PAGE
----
1. Correct use of equipment

Equipment used in a study should be periodically inspected, cleaned, maintained, and calibrated according to standard operating procedures and under GLP certified providers. Records of these activities should be maintained and registered, too. Calibration should, where appropriate, be traceable to national or international measurement standards. 


  1. Tested items

Chemicals, reagents, and solutions should be labeled to indicate identity (with concentration if appropriate), expiry date, and specific storage instructions, including temperature, light/darkness, and humidity. Information concerning the source, preparation date, and stability should be available. The expiry date may be extended based on documented evaluations or analysis.


  1. Staff and training 

Only staff qualified to carry out testing procedures should do so. Staff should understand their role and have a job description. Records of staff qualifications and training and development should be kept. A preclinical research study is usually overseen by a Study director responsible for the study results. It is their role to check that the correct practice is followed and to sign off on the Protocol of the study and the Final report, including the results at the end of the study. 


  1. Facilities 

The test facility should be suitable in size, construction, and location to meet the study's requirements and minimize disturbance that would interfere with its validity. The design of the test facility should provide an adequate degree of separation of the different activities to ensure the proper development of each study and avoid cross-contamination.


  1. Audit and Inspections

Routine checks, internally and externally, are essential to ensure compliance with the abovementioned practices and identify any required adjustments. The internal inspections examine the research standard procedures (SOPs) Protocols and how results are reported. Internal audits prepared the staff and the lab for external audits. External audits are carried out by regulatory agencies such as the European Medicines Agency (EMA) and the Food and Drug Administration (FDA).


Who sets Good Laboratory Practices? Regulatory framework


In Europe, Good Laboratory Practices are set and overseen by the European Medicines Agency (EMA) in coordination with national competent authorities of the member states of the European Union (EU) for pharmaceutical products, and National Accreditation Agency (ENAC) for chemicals, agrochemicals, and food derivatives. These practices are harmonized across the EU through Directives 2004/9/EC to ensure consistency and compliance with the principles established by the OECD.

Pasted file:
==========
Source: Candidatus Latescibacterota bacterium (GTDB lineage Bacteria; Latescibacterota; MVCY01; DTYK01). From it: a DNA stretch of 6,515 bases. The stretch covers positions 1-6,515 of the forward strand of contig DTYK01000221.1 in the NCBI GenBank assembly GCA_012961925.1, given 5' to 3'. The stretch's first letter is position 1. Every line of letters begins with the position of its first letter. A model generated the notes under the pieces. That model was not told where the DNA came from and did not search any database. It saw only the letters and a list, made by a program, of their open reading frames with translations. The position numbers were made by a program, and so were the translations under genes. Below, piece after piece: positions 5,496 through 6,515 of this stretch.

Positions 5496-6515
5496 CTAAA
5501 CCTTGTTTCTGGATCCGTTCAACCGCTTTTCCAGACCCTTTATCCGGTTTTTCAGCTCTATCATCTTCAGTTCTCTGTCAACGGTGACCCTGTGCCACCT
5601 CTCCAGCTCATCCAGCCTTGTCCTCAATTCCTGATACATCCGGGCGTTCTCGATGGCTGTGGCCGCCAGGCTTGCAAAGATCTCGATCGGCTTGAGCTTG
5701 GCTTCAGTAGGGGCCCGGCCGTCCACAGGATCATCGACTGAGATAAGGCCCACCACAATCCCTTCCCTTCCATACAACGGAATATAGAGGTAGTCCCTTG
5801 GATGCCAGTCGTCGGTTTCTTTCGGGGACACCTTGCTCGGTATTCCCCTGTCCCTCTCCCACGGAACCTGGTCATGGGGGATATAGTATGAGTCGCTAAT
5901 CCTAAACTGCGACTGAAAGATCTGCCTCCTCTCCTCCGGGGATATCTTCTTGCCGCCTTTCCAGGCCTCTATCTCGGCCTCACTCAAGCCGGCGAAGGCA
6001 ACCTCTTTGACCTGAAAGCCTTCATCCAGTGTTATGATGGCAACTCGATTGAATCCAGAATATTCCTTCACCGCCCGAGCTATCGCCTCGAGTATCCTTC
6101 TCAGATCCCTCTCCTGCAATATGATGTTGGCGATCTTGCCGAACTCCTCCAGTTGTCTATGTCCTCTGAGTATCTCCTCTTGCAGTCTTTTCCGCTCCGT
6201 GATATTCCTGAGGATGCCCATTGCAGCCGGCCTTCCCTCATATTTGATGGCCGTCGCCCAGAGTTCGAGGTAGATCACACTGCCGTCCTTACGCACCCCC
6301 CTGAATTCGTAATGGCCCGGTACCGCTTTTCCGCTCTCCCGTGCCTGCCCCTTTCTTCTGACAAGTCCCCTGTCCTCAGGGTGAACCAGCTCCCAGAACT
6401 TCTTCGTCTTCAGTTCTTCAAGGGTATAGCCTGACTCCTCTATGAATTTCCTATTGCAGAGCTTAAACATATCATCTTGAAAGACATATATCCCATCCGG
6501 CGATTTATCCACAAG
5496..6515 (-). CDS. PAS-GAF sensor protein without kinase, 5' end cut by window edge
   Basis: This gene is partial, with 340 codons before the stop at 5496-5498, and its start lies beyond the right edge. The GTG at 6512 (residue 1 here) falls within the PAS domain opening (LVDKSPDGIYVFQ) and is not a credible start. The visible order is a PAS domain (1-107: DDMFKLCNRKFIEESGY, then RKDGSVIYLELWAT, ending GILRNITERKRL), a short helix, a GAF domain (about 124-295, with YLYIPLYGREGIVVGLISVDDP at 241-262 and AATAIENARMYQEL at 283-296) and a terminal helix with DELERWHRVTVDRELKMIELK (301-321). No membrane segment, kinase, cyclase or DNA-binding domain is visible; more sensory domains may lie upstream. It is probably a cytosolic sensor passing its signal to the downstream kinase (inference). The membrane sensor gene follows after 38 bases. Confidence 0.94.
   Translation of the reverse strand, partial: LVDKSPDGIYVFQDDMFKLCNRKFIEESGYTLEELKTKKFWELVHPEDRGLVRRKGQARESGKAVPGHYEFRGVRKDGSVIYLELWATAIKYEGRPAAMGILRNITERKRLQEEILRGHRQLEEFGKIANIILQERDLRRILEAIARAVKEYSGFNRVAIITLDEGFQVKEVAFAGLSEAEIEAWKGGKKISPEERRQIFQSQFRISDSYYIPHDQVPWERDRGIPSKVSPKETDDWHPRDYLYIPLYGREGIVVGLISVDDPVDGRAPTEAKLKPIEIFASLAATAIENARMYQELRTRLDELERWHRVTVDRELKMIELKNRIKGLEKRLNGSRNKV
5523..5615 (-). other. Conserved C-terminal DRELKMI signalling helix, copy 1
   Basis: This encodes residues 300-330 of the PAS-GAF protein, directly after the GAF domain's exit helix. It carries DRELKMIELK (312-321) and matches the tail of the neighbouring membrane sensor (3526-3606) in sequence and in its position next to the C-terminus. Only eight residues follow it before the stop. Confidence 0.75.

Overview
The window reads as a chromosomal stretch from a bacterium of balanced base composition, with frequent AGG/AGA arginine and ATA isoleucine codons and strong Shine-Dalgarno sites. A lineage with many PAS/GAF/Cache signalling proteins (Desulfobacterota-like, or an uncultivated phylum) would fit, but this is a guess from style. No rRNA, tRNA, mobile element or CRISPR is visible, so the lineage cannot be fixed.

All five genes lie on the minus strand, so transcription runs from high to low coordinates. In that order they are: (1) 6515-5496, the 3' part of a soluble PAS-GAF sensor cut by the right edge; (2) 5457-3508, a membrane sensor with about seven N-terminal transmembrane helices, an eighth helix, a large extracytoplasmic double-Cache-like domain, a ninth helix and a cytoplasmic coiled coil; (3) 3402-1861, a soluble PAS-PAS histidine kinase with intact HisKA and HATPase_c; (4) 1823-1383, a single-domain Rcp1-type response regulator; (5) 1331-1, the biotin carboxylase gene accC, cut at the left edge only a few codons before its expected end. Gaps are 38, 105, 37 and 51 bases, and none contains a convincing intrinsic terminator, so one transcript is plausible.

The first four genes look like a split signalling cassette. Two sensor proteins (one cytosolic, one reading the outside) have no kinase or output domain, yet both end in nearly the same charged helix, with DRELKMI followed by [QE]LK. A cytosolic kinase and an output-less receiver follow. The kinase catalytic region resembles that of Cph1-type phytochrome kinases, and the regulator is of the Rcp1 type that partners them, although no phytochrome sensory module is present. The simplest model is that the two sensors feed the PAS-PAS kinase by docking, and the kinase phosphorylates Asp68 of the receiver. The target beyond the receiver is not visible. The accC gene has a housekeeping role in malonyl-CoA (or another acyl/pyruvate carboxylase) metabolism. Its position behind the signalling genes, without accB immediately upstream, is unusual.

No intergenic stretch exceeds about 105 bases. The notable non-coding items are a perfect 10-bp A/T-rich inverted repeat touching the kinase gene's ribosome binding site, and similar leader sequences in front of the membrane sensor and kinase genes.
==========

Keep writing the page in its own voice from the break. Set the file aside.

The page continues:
In the United States, the Food and Drug Administration (FDA) establishes and enforces GLP standards for studies on developing and evaluating pharmaceuticals and medical devices on Part 58 of Title 21 of the Code of Federal Regulations. Additionally, the Environmental Protection Agency (EPA) sets GLP standards for environmental studies, such as those assessing the safety of pesticides and chemicals.


Both regions align their GLP standards with the OECD Principles of Good Laboratory Practice to facilitate the mutual acceptance of data among international regulatory bodies, streamlining the process for approving new products and ensuring their safety and efficacy.


In summary, GLP embodies scientific research quality, transparency, and accountability principles. It is indispensable for maintaining high standards in developing products that improve and protect our lives, demonstrating a commitment to scientific excellence and public safety.




Directive 2004/10/EC of the European Parliament and of the Council of 11th February 2004 on the Inspection and Verification of Good Laboratory Practice (GLP). EUR-Lex [Internet]. [cited 2024 Feb 19]. Available from:

OECD Principles of Good Laboratory Practice (GLP) and GLP Compliance Monitoring. Organization for Economic Co-operation and Development (OECD) [Internet]. [cited 2024 Feb 19]. Available from:

Good Laboratory Practice Compliance. European Medicines Agency (EMA). [Internet]. [cited 2024 Feb 19]. Available from: